Place the tomatillos, jalapenos, and water in a blender or a food processor. Puree just until chunky, then add the onion, garlic, cilantro, and salt and puree for about 2 minutes more, scraping down the sides of the bowl as necessary, until no large chunks remain.
In a large cast iron skillet, heat the lard over medium high heat. Add the blended salsa and cook, stirring occasionally, for about 7 minutes, or until reduced and thickened. Reduce the heat a little and add the Chicharron. Cover, and continue cooking for about 5 minutes more, or until the Chicharron is soft but not mushy (this may take more or less time, depending on the thickness and freshness of the Chicharron). Serve the Chicharron with warm tortillas, refried pinto beans, and rice. Serve the garnishes in small bowls, for sprinkling at the table.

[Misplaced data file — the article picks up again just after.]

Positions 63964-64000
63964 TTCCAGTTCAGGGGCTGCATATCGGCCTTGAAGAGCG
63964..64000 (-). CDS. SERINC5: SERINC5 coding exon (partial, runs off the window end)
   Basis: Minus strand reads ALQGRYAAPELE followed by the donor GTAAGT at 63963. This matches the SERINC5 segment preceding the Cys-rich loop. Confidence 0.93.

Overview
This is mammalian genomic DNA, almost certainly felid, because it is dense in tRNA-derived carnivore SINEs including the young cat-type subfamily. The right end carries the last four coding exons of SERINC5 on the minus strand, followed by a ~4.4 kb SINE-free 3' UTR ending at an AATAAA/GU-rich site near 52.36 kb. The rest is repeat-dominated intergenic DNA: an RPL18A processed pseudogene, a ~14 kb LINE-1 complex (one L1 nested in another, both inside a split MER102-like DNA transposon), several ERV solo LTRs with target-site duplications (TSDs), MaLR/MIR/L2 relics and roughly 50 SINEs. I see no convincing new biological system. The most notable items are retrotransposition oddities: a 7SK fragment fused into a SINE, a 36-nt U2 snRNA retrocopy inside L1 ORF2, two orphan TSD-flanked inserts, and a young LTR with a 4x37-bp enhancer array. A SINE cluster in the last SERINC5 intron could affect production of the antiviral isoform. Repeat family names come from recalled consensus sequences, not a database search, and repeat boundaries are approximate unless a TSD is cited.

Chicharron, or fried pigskin, is sometimes available freshly made at good Mexican butchers and markets. It is crusty, golden, and has a unique savory flavor. It is usually kept under a hot lamp. Because it takes a long time to prepare, not many butchers bother, but it is worth calling around to find this unusual product. It bears no resemblance to the pork rind sold in bags.
c.1997, M.S. Milliken & S. Feniger, all rights reserved
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